Biden’s debate disaster: U.S. president freezes up against Trump

It was agony in Atlanta — for Joe Biden, for Democrats and for anyone around the world dreading another Donald Trump presidency.  

Because the chances of that happening just grew.

Biden appeared confused for an agonizing 14 seconds early on in a catastrophic moment that will enter the cringe-inducing annals in the history of presidential debates.

His voice raspy, his gaze distant, Biden’s early slip-ups immediately prompted chatter about whether the sitting president should withdraw from the race. It had Democrats eyeing the calendar and wondering whether Biden might step aside before their convention in two months, so delegates could pick a different nominee.

After the debate ended, there was hardly any need for a Republican on the post-event panels; the despondent Democrats were brutal enough, speculating about Biden dropping out.

“It’s not just panic; it’s pain,” Democratic analyst Van Jones said in a cri de coeur on CNN, right after Thursday’s debate ended.

“I love Joe Biden. I worked for Joe Biden … I love that guy. That’s a good man,” Jones said.

“[But] I think there’s a lot of people who are going to want to see him consider taking a different course now. We’re still far from our convention. And there is time for this party to figure out a different way forward, if he will allow us to do that.” 

In the generally friendly New York Times opinion section, columns carried headlines like, “President Biden, it’s time to drop out” and “Biden can not go on like this” and “President Biden is my friend. He must bow out of the race.” 

WATCH | Analyzing the U.S. presidential debate: 

Analyzing the 1st Biden-Trump presidential debate

CBC’s Adrienne Arsenault, Katie Simpson and Paul Hunter break down the U.S. presidential debate between Donald Trump and Joe Biden. Each candidate took aim at the other’s character and competence, but while Trump seemed confident and focused, Biden seemed to ramble and lose his train of thought in a shaky performance that has reinforced concerns about his age.

Biden’s performance distracted from Trump’s deficiencies

Former Democratic senator Claire McCaskill, over on MSNBC, also described herself as heartbroken. She couldn’t say whether Biden would remain the candidate and said she was being deluged with texts from terrified party donors and members of Congress.

Biden’s cognitive clunkers distracted from what ordinarily would have been the main post-debate story in any normal political era: Trump’s own deficiencies.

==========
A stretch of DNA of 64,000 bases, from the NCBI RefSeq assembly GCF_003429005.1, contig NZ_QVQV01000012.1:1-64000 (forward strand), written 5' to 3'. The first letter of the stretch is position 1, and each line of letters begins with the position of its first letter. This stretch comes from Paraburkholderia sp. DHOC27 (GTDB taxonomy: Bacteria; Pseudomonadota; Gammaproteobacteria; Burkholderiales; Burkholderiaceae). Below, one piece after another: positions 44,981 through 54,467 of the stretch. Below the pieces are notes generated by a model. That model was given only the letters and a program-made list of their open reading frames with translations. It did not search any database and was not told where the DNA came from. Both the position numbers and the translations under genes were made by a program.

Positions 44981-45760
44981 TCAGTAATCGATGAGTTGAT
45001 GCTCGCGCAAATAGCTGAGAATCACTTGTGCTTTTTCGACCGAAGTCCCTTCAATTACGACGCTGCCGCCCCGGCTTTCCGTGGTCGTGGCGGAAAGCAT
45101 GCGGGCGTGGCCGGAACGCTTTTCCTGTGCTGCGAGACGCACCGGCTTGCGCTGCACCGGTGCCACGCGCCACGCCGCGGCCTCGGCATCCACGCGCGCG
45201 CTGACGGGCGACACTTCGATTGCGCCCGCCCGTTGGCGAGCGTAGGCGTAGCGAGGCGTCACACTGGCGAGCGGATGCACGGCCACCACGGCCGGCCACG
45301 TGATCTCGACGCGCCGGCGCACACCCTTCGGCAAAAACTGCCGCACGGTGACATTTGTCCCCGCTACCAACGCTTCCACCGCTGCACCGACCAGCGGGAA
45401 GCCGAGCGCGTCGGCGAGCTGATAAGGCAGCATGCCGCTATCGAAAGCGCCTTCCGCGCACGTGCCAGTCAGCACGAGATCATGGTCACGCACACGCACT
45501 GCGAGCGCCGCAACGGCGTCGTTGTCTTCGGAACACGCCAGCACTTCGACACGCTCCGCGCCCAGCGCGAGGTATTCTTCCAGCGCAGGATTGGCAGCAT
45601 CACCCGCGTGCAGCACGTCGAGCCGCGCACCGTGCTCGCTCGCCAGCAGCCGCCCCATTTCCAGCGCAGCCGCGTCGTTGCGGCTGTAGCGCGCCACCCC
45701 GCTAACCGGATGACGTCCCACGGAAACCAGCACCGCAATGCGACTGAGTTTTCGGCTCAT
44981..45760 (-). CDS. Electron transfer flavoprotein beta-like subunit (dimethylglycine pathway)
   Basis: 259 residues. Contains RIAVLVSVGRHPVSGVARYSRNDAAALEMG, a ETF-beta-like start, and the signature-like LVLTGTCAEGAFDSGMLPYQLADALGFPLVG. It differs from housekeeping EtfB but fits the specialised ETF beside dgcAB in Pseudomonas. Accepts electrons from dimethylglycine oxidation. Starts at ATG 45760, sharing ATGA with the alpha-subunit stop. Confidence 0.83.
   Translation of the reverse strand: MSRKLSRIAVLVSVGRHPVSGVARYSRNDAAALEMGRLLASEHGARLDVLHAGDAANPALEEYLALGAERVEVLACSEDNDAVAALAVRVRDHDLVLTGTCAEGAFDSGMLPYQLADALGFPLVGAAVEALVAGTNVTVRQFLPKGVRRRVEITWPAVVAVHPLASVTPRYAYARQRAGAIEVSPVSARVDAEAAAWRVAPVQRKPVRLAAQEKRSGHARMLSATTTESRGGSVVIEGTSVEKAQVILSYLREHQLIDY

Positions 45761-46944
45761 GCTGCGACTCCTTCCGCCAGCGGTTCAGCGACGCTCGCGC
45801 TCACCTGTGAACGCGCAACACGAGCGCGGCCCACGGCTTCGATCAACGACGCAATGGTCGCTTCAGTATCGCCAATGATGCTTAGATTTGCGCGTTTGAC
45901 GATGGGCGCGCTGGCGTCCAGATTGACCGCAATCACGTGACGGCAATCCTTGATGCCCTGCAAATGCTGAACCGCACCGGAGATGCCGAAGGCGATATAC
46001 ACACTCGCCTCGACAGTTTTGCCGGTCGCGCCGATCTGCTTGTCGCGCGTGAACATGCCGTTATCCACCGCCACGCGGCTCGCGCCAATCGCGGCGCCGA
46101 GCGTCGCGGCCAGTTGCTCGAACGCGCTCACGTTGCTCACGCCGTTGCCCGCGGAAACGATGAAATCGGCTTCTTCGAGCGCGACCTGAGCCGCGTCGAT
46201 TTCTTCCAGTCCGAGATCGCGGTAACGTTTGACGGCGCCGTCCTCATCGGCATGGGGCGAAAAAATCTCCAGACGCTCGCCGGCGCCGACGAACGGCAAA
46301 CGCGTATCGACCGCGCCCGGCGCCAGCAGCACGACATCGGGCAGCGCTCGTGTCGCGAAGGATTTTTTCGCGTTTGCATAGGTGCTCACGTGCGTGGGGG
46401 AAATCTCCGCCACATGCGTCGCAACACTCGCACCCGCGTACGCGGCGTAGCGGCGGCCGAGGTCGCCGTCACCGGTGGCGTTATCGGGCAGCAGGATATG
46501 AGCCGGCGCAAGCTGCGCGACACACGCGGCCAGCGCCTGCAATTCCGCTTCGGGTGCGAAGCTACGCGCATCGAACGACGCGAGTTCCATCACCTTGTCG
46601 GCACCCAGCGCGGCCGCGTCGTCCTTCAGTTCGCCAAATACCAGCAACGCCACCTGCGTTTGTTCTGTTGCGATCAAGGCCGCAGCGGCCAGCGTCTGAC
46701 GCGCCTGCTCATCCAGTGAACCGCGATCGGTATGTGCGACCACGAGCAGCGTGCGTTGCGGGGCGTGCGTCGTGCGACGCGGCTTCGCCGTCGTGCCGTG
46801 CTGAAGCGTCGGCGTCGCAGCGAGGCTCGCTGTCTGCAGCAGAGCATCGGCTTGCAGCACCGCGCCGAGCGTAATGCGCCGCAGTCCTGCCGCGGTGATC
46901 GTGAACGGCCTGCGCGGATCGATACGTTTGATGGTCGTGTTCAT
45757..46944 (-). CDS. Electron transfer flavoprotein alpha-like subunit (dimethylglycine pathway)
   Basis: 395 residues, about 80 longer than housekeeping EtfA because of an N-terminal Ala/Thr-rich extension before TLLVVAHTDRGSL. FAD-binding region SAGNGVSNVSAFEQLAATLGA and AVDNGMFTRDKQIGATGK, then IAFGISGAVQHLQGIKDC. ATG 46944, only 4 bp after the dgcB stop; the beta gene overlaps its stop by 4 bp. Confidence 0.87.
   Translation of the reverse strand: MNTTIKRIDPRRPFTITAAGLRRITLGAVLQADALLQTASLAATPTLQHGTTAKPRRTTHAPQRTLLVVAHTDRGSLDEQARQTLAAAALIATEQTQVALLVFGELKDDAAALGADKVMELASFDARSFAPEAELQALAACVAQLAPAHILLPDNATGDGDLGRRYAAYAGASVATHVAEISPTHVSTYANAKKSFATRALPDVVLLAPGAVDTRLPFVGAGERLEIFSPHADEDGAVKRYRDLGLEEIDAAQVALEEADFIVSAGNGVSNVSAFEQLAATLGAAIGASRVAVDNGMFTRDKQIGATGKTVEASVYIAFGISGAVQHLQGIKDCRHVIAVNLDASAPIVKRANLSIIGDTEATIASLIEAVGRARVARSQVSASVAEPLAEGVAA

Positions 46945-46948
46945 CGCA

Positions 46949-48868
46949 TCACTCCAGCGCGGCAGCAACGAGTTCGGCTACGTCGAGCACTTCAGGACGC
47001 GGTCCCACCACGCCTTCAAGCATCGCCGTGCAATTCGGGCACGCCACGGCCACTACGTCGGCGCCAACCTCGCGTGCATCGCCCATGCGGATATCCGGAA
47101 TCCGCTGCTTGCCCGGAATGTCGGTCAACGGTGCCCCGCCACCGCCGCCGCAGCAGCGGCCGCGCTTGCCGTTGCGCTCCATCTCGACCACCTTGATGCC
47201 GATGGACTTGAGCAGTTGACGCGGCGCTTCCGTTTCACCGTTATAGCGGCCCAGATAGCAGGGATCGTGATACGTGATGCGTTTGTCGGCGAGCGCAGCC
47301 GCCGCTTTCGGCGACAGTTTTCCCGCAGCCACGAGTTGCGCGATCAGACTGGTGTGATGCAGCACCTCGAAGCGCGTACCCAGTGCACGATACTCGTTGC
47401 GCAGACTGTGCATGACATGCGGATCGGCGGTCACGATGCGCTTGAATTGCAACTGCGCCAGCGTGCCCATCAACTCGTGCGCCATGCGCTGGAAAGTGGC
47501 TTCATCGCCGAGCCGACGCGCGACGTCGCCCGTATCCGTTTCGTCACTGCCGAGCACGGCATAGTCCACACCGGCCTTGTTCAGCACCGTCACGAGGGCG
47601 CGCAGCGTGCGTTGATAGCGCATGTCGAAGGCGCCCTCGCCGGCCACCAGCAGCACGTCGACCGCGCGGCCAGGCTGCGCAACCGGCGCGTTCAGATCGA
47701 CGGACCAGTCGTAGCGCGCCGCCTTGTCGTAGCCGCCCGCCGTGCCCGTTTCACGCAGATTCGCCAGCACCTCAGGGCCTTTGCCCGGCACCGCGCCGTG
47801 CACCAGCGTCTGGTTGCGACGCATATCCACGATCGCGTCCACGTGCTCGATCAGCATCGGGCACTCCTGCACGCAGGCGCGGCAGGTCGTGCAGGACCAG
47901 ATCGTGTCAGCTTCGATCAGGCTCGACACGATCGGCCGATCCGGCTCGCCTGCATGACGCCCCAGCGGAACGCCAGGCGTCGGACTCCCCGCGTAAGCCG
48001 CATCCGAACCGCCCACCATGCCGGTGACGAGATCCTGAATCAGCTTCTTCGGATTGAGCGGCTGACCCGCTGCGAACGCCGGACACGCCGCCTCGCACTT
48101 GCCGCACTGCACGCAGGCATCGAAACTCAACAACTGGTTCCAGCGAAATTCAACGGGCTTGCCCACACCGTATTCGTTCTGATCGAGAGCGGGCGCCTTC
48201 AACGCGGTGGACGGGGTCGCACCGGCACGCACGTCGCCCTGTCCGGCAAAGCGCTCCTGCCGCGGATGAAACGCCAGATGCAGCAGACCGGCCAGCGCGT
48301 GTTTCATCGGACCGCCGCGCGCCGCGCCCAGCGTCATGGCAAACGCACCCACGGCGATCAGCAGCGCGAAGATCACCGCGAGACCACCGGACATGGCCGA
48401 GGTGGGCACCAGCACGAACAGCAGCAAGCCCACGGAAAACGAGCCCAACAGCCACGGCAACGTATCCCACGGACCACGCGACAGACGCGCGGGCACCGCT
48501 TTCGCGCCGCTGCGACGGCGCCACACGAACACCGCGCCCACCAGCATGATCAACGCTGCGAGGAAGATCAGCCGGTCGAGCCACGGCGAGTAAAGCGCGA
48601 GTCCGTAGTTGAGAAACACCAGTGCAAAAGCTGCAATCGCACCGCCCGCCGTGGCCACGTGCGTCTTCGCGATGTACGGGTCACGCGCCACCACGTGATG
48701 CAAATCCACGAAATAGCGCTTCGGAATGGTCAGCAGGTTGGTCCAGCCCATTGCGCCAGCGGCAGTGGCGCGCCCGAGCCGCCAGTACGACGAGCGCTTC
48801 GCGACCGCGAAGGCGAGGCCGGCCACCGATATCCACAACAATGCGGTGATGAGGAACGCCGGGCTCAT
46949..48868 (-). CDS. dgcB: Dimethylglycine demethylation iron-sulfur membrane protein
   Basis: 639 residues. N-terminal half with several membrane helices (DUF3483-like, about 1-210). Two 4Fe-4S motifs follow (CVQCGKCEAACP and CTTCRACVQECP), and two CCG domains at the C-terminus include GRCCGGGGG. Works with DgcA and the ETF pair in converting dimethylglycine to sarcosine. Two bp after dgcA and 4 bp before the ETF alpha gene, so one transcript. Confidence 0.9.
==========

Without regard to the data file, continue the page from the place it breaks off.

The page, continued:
The former president made wild claims; he showed no contrition for his role in one of the darkest moments in American history — the attack on the U.S. Capitol on Jan. 6, 2021; and he wouldn’t say unequivocally whether he will accept the results of this election.

But a well-respected, non-partisan U.S. elections analyst argued that the damage here was unquestionable: Biden lost ground, Amy Walter said.

It was Biden who asked for this debate, months earlier than usual, because he was keen to reset the race, where he’s behind in most polls.

“Instead, only thing we’re talking about is Biden’s poor performance,” tweeted Walter, the editor-in-chief of the Cook Political Report.

“[The] biggest problem for Biden now is that his base/donors are going to be super depressed and worried.”

In other words, it’s time to panic now. Unless you’re rooting for Trump.

The opening moments of the debate, which tend to be the most watched, could easily have been a snapshot of the Biden presidency.

He’s racked up some historic wins, with one of the most successful legislative records in the modern era, with bills on infrastructure, green energy, reshoring high-tech manufacturing, lowering drug prices, gun control, expanding NATO and stimulating new jobs, which roared back after the pandemic. 

But he couldn’t explain one such win.

WATCH | Biden stumbles and Trump pounces:

Biden stumbles on health-care answer as Trump pounces

U.S. President Joe Biden appeared to lose his train of thought during a debate in Atlanta that aired on CNN with former president Donald Trump, saying, ‘Look, we finally beat Medicare.’ Trump responded by saying, ‘He beat it to death.’

14 cringe-inducing seconds

In a lapse unimaginable for most occupants of his office, Biden veered off course into a ditch of non sequiturs and failed to find the road again.